On Wed, 2004-09-01 at 00:41 +0100, Luke Kenneth Casson Leighton wrote: > the way that russell's "postinst.d" patch works is that for every > package, exactly at the end of its postinst script, the scripts in > postinst.d are run - with the name of the package as an argument. > > this is subtly different from dpkg triggers, and the differences are > due to the different requirements of selinux. YES it is necessary > to run the selinux postinst.d script on EVERY package. YES it > is necessary to run it after every package's postinst script. > This is the bit I still have trouble believing; I could claim that it is necessary for ldconfig or scrollkeeper-update to run on EVERY page... but that's just not true. Why is it necessary for the selinux update to complete before the processing of the next package is begun? If it's really true, isn't it going to be also true that sometimes you need to do the selinux processing before certain actions in the postinst (like starting the daemon) are performed? Or does it not matter that the daemon is started before selinux privileges/permissions are applied to its binary? If that doesn't matter I don't see why it matters that the processing is deferred until the end of the run. > for example, a few months ago i genuinely believed that > it would be a great idea for all package maintainers to be > responsible for selinux policy (such that it would be okay to > move selinux policy into debian packages): now i know that there > are targetted and strict policies, and that writing selinux > policy is sufficiently complex and inter-dependent for it to > require significant expert knowledge - something that package > maintainers DON'T NEED and DON'T even NEED TO KNOW ABOUT. > Package maintainers don't need, and don't even need to know about debconf templates, translations, debian policy, etc. Let's separate those out into separate packages too! > i am endeavouring to either convince him otherwise, or to make > some suggestions which would allow the present or an equivalent > of the present /etc/dpkg/postinst.d/selinux script running > under russell's patched dpkg to successfully be replaced by > a dpkg "trigger". > I believe triggers really will work for what you want; if they don't then here's two problems with postinst.d: 1) is there actually another use case for it that isn't solved by triggers? 2) if not, then it's a selinux-specific feature and actually worse than simply embedding knowledge of selinux into dpkg. And here we lead on to another fairy-tale story of "classes", a feature of Solaris' packaging system I quite admire. The selinux support packages could implement replacement class handling that performed the required selinux voodoo as it installed files. (This is one of my ideas for generic conffile handling, btw.) > dpkg "triggers" will ONLY work for selinux under these circumstances, > and i REALLY mean "only". > > a) if the selinux dpkg "trigger" could guarantee to ALWAYS be run, not > just be called from one or a few packages. reason: ALL files > installed by ALL packages must have their file contexts revamped, > NOT just some. > > all files, in fact, that are listed by dpkg -L <packagename> > Another use case for this "always run" functionality is prelinking binaries, or updating the updatedb/locate database. > b) i think i am right in saying that debian "Pre-Depends" > groupings will have to be respected: namely that it would be > necessary AT THE LEAST to have the selinux dpkg "trigger" run > on groups of packages separated at "Pre-Depends" boundaries. > Why? If there really is this "policy must be in place before FOO" problem, surely that (potentially) exists *inside* a single postinst. In which case we're back to changing postinst of every package again (which is actually largely just a change-debhelper problem, anyway). > i also believe that i am right in saying that this would > probably have to be done for all dpkg triggers _anyway_ - NOT > just the proposed selinux dpkg trigger. > > otherwise, you could end up with awful screw-ups where > update-modules might not get run, and a "Pre-Dependent" > package was _really_ relying on a particular module or > module options being set, that sort of thing. > You've made the very common mistake of mis-understanding how Pre-Depends work, and how they differ for maintainer scripts compared to ordinary Depends. (postinst do run in Depends order, even without Pre-Depends). Triggers are intended for the kind of postinst activity that can be run en-masse at the end of the run because it isn't important for depending packages. Where importance is placed by depending packages, triggers are not appropriate and using them would be an abuse (subject to note below). > or, scrollkeeper-update might not get run, such > that a "Pre-Dependent" package which really needed > scrollkeeper-update to succeed prior to moving on.... you > get the picture. > This would never happen; scrollkeeper-update updates the database used by the user's help browser. Depending packages never care about it, thus it's a perfect candidate for triggers. The exception is where *usually* it's an en-masse activity, but there's a special requirement that it be run for this package. Your update- modules example would be one, except that's deprecated anyway (module- init-tools' modprobe reads /etc/modprobe.d anyway) -- the package would ensure that any update-modules runs had been completed. I actually can't honestly think of use cases for this now, but there might be some. > c) if the dpkg "triggers" could receive the complete list of all package > names, then it is conceivable that this list of names could be > amalgamated by the dpkg trigger /usr/lib/dpkg/triggers/selinux... > something like this: > I certainly don't see a problem with this. We're wandering to classes with this behaviour though <g> What happens to those files the package's postinst creates? Such as debconf-maintained configuration files, symlinks, etc. How do those get selinux policy? Aren't you going to need to modify the postinst to add policy for them too? > *1 is there an absolute requirement that the present > /etc/dpkg/postinst.d/selinux script BE RUN at the > end and ONLY IMMEDIATELY AT THE END of EVERY > postinst script of EVERY package being installed? > If there is this requirement, I maintain there is probably a requirement that it be run before the end of an individual postinst ... requiring changes to the postinst. Use case: Mail server, started as per-policy in postinst. Do you need to have the selinux policies for its queue and spool directories in place before it starts? If so you need to modify that postinst to do the work before the invoke-rc.d call. > *2 is it sufficient, is it the case that it's okay, to > just wait until the end of a dpkg run (respecting > "Pre-Depends" groupings of course), to wait until ALL > postinst scripts (of one or more "Pre-Depends" groups > of course) are run and THEN to do the above [proposed] > /usr/lib/dpkg/triggers/selinux script (more than once if there > is more than one "Pre-Depends" grouping of course), receiving > the list of all names of all packages just newly installed > (in each "Pre-Depends" group of course)? > I don't believe you need this pre-depends grouping (see above). > and if it's _not_ okay, then unfortunately we must continue to insist > that dpkg have the postinst.d system. > Which would have an entire feature for one particular subset of users, leaving that feature open to abuse by the others; which I massively dislike. > or continue to maintain a fork of dpkg. > > or request the ftp masters to accept the creation of an se-dpkg package > containing the forked version of dpkg. > These are the same thing, and there's no need to involve the ftpmasters. I'm reasonably sure that anybody is free to upload competing package managers, provided they don't stamp on the dpkg namespace (dpkg.*). > my concern with the latter (*2) is that there would be dependency > problems due to file contexts not having been updated yet, > that are completely avoided by the /etc/dpkg/postinst.d/selinux > approach [run just after the package's postinst script is run]. > Why would there be this problem? > ... or is the problem i envisage avoided by the selinux domain > in which dpkg is run (and by breaking things down into "Pre-Depends" > groups). > Why do we need to do this breaking-things-into-groups? > for those people not familiar with dpkg, "Pre-Depends" is a system which > forces a COMPLETE install of all "Pre-Depends" packages prior to > proceeding with the installation of a package with a "Pre-Depends" > requirement. > > if you specify "Depends:" then what you are saying is that > dpkg can just run all the unpacks of all packages and all > dependencies (in any order), then run all postinsts of all > packages and all dependencies (basically in any order it likes). > *BZZZT* wrong! Utterly, utterly, incorrect my friend. Pre-Depends does require complete installation of a package has been performed before the pre-depending package. This means that the pre- depended package will have been unpacked and configured (including postinst) before the pre-depending package is even unpacked. Depends requires that depended packages have been unpacked and configured before depending packages are configured. This means that the packages may be unpacked in a reasonably random order, BUT THAT CONFIGURATION HAPPENS *IN ORDER* (not "any order it likes"). To simplify: X Pre-Depends Y means that X.preinst happens *after* Y.postinst. X Depends Y means that X.postinst happens *after* Y.postinst. (but X.preinst might happen before Y.postinst). > you so totally can't have circular "Pre-Depends" but you _can_ have two > packages "Depend" on _each other_ > Actually this has more to do with the fact dpkg will break dependency cycles introduced by Depend, but not by Pre-Depend. > of course, you need to ensure that > the postinst scripts of the inter-dependent cross-"Dependent" packages > are _really_ okay with that, such that it doesn't matter what order > their postinst scripts are run in. > postinst are run in depend order; where there's a cycle that is still true, they are run in the order they are depended on -- starting at a given "sensible" point in the cycle. descent foo% dpkg-deb -f test1_1_i386.deb | grep test Package: test1 Depends: test2 descent foo% dpkg-deb -f test2_1_i386.deb | grep test Package: test2 descent foo% sudo dpkg -i test1_1_i386.deb test2_1_i386.deb Selecting previously deselected package test1. (Reading database ... 144342 files and directories currently installed.) Unpacking test1 (from test1_1_i386.deb) ... Selecting previously deselected package test2. Unpacking test2 (from test2_1_i386.deb) ... Setting up test2 (1) ... Setting up test1 (1) ... The packages were unpacked in the order given, but the configuration was done in the order required by the dependencies. > my concern with selinux is that if the file contexts haven't been set > up yet under such circumstances... well, you can imagine what might > happen: you end up with "access denied" errors to files and directories > that haven't had their permissions correctly set... > Then I'm convinced this can happen within a given postinst; see my mail server use case. Scott -- Have you ever, ever felt like this? Had strange things happen? Are you going round the twist?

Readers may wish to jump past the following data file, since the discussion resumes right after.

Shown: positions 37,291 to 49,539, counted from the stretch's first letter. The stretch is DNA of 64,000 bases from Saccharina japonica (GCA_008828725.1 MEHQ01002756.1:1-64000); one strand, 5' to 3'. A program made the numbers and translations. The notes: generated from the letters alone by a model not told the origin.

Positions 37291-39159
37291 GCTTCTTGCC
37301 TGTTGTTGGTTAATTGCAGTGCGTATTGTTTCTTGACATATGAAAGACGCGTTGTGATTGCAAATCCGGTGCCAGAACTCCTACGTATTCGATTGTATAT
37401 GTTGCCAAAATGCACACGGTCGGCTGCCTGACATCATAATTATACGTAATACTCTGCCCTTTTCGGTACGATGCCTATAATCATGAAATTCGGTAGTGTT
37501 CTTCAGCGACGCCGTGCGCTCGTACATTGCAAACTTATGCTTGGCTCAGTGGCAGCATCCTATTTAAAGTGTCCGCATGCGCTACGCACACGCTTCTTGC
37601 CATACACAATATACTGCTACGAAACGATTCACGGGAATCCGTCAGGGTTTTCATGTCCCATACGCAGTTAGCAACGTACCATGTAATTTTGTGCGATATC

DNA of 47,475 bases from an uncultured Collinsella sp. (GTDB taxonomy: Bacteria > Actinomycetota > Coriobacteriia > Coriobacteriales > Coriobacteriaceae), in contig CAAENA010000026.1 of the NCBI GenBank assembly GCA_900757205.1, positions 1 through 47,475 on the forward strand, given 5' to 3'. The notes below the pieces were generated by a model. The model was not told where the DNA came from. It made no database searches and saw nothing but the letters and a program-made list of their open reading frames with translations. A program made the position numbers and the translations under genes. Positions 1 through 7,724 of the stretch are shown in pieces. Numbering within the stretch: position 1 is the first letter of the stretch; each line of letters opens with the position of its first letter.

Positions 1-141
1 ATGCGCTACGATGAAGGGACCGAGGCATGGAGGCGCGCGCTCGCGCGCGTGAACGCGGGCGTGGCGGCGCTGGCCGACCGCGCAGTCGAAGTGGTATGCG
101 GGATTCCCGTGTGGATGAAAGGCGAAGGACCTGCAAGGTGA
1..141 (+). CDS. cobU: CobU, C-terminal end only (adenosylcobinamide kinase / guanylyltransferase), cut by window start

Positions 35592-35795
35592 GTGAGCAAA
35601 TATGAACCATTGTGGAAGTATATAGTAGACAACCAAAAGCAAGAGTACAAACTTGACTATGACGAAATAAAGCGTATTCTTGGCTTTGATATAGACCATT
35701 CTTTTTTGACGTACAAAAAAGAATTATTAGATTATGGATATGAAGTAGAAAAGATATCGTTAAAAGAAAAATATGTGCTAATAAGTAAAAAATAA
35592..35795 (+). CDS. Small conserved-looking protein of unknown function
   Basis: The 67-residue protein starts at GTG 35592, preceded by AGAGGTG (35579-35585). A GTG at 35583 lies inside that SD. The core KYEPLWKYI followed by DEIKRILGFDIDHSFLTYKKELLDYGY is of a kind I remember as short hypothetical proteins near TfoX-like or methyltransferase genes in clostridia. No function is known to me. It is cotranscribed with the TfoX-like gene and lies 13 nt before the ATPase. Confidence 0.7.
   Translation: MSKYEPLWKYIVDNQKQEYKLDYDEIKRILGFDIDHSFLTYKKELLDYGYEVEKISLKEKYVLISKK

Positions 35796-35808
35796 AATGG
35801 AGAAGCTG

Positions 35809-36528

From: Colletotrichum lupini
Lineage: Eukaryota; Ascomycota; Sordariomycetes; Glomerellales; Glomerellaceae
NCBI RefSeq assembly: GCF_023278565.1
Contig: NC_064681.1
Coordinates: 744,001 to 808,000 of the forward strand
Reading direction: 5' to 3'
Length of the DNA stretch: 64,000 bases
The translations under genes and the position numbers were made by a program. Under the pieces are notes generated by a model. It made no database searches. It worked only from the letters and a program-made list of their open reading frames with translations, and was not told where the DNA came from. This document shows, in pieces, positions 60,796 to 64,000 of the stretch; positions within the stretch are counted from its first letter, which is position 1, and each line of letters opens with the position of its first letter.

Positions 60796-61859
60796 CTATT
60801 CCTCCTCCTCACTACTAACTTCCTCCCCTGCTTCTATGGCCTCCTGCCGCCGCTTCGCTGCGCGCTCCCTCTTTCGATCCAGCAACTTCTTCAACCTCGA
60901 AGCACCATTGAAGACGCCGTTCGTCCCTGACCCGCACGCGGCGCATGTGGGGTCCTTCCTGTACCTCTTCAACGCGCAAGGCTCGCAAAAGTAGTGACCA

Description: This is a digitally signed message part